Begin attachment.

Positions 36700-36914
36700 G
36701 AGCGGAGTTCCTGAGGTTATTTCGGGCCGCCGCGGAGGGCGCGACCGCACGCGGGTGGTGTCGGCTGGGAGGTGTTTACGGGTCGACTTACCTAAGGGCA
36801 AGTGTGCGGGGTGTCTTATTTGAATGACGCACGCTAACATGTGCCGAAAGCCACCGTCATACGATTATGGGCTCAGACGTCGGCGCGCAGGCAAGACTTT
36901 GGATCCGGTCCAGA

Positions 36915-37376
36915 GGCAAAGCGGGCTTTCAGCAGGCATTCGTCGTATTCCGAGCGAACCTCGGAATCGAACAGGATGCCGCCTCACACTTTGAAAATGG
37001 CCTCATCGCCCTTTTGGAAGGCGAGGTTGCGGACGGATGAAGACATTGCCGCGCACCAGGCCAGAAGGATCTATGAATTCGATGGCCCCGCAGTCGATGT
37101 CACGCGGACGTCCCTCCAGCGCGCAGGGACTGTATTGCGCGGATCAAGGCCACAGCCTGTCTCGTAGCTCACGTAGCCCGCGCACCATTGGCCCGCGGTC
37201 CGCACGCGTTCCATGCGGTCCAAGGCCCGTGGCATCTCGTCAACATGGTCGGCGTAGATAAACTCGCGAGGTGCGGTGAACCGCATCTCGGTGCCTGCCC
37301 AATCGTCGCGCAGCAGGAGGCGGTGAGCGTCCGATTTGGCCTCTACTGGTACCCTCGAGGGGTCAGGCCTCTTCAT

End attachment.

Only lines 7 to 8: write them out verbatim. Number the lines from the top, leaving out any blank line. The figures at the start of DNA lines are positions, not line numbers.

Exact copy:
36915 GGCAAAGCGGGCTTTCAGCAGGCATTCGTCGTATTCCGAGCGAACCTCGGAATCGAACAGGATGCCGCCTCACACTTTGAAAATGG
37001 CCTCATCGCCCTTTTGGAAGGCGAGGTTGCGGACGGATGAAGACATTGCCGCGCACCAGGCCAGAAGGATCTATGAATTCGATGGCCCCGCAGTCGATGT